Albert Arntz

Investment Analyst

November 2017

New property giant on the block

The merger of two listed property companies has created a compelling leader in the market. But, bigger is not always better, and can the returns be sustained?

July 12 marked the start of trading on the JSE of NEPI Rockcastle, the product of a merger between listed property companies New Europe Property Investments (NEPI) and Rockcastle Global Real Estate. With a market capitalisation of just over R100 billion, the merged company is now the largest constituent of the FTSE/JSE SA Listed Property Index (SAPY) by full market capitalisation. It overtook the previous heavyweight of the sector, Growthpoint, at R72 billion, and is substantially larger than the third-largest group, Redefine, at R60 billion.

Despite being larger than Growthpoint on a pure market capitalisation basis, NEPI Rockcastle’s weighting in the current and proposed property indices will be smaller because of the free-float methodology FTSE/JSE employ – a company’s market capitalisation weight is adjusted up or down according to the percentage of freely trading shares it has in issue. NEPI Rockcastle’s free-float is relatively low at only 58%, while Growthpoint’s is 95%; hence Growthpoint retains its position as the largest free float factor share in the current SAPY Index with a weighting of 17.2%, while the newcomer is second-largest at 14.9%.

Offering Central and Eastern European retail exposure

NEPI Rockcastle’s dominance of the South African property sector is somewhat ironic in that the new company has absolutely no exposure to the local market, although it has a dual primary listing on the JSE. Both constituent companies specialise in retail shopping mall investments in Central and Eastern Europe (CEE): the lion’s share of their combined portfolio by market value is made up of retail malls (at around 90%) and the balance mostly in office space. As shown in the accompanying chart, it offers direct exposure to properties in Romania (47%) and Poland (28%), with additional assets across Slovakia (9%), Croatia (6%), Bulgaria (5%), the Czech Republic (4%) and Serbia (1%). The latter is the only non-EU-member country where it has a presence.

The region offers attractive growth prospects. CEE economies have developed faster than those in Western Europe in recent years. Rapid economic development together with low unemployment rates provide a solid base for retail sales growth. The prospects for retail property in the region are also supported by relatively low levels of shopping space per capita when compared with GDP per capita. NEPI Rockcastle targets markets which show the strongest levels of growth, often among the highest in the European Union.

More specifically, the group’s “core” property portfolio is made up of 42 retail properties, seven office properties and two industrial properties, with a combined market value of just over €4.0 billion. The group also owns a listed share portfolio inherited from Rockcastle valued at €1.1 billion at the time of listing, and is pursuing a development pipeline which exceeds €1.3 billion. Over time, it plans to use the proceeds from the sale of the share portfolio to help fund development projects. Its current projects are focused on Romania, Poland and Serbia.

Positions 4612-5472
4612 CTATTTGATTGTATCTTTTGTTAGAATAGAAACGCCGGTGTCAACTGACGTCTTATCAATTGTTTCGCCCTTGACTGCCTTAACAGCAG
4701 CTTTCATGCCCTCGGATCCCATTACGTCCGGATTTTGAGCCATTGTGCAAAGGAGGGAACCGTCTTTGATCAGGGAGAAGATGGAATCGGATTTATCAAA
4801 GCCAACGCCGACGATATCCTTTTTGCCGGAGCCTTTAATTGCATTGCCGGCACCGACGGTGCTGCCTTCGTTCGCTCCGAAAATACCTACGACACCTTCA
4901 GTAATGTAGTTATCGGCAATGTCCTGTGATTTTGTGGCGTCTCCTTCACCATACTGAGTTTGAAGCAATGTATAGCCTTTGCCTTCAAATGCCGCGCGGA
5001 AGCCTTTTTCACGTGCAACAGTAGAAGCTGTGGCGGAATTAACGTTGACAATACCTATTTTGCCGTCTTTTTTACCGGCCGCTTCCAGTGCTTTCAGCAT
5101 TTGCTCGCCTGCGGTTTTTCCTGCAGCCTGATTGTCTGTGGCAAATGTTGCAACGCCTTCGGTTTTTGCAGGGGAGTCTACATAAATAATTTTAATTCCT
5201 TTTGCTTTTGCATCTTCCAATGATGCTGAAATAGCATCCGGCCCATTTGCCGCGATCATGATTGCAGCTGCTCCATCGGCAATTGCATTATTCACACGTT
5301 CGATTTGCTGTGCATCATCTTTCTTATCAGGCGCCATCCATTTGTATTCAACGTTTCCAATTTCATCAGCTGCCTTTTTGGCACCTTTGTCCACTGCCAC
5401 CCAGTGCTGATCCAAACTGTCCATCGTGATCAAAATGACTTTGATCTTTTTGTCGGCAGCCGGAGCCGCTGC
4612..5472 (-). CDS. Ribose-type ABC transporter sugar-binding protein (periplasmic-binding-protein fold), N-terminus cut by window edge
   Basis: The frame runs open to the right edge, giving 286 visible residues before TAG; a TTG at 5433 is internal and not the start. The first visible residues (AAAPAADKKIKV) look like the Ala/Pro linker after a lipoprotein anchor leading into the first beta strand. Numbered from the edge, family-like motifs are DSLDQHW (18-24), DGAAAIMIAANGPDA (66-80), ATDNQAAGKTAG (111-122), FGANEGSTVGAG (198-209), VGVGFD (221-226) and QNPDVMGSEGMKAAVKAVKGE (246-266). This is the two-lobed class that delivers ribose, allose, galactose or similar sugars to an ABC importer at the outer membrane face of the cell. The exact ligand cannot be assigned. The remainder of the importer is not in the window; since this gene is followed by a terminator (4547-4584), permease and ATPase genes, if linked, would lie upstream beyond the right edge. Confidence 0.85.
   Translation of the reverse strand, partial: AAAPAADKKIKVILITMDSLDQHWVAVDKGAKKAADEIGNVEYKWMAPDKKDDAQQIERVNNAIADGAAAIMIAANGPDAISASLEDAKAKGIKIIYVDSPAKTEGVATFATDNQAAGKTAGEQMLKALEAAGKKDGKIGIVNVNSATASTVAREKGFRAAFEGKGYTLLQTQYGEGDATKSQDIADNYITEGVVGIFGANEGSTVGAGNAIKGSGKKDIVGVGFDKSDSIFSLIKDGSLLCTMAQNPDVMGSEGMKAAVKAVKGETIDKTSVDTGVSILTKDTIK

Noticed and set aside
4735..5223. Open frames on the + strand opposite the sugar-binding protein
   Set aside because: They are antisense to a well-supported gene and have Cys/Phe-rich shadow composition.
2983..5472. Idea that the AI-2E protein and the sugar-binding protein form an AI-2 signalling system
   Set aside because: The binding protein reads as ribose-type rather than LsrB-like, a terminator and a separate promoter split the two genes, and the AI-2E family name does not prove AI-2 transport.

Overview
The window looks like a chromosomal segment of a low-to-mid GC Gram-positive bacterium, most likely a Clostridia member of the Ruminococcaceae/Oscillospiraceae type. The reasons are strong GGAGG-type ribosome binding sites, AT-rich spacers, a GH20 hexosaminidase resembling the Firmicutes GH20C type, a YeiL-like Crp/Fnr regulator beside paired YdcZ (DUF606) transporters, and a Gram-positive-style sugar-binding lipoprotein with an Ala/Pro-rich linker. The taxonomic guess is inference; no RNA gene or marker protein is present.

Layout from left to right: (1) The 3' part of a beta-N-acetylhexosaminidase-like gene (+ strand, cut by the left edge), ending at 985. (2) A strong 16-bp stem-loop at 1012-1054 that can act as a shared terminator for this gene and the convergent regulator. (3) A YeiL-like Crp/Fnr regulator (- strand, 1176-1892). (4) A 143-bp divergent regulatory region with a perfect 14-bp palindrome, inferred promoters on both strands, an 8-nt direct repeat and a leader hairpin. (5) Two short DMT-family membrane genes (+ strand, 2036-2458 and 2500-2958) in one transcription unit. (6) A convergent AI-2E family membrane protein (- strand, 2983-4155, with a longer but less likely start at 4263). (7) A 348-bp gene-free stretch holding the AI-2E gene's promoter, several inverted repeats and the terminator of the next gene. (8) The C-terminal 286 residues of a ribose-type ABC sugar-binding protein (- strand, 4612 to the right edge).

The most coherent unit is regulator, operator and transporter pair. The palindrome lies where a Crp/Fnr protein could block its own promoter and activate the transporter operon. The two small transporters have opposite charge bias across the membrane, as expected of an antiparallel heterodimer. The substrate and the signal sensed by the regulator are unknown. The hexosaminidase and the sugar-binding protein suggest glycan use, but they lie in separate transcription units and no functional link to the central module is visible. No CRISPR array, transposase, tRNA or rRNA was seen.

NEPI Rockcastle is not only large by South African standards – it is also the biggest listed property company in the Central and Eastern European (CEE) region and the seventh largest in Europe as a whole, measured by market capitalisation. And its other primary listing, on the Euronext Amsterdam, may further improve the liquidity of its shares.

With NEPI Rockcastle having a significant weighting in three of the four South African property indices (it is excluded from the SA REIT Index), investors interested in listed property have good reason to understand the business and the potential risks and benefits it brings to a portfolio. Apart from having the second-largest weighting in the SAPY, it could also have the third largest weighting in both the All Property and Tradable Property Indices (behind Growthpoint and Redefine). Some investors may want this exposure to the CEE region, while others may not.

Valuation on the expensive side

From a valuation perspective, NEPI Rockcastle has been trading at expensive multiples compared to many other companies in the sector. The group’s valuation premium may be attributed to several factors. Both NEPI and Rockcastle have delivered double-digit earnings growth in hard currencies since listing. The combined management team also has an enviable track record of successfully allocating capital to developments, which have achieved exceptionally high investment returns.

Going forward, however, given the scale of the group’s portfolio and rising levels of investment competition in the CEE region, NEPI Rockcastle may be hard pressed to sustain previous levels of earnings growth. Historically, a significant component of the group’s growth was derived from property developments and acquisitions. Both companies were able to complete these at rental yields that far exceeded their respective cost of capital. As competition drives rental yields lower, or to the extent that tighter EU monetary policy raises debt funding costs, the contribution of acquisitions to earnings growth may decline.

With NEPI Rockcastle trading at an 80% premium to trailing net asset value per share, we are concerned that the stock’s valuation is over-anticipating earnings growth prospects. These are just a few of the reasons we have opted not to overweight the stock in the Prudential Enhanced SA Property Tracker Fund, seeing better opportunities elsewhere in the sector.

To invest in the Prudential Enhanced SA Property Tracker Fund (either in a unit trust or tax-free investment), complete an online application form.

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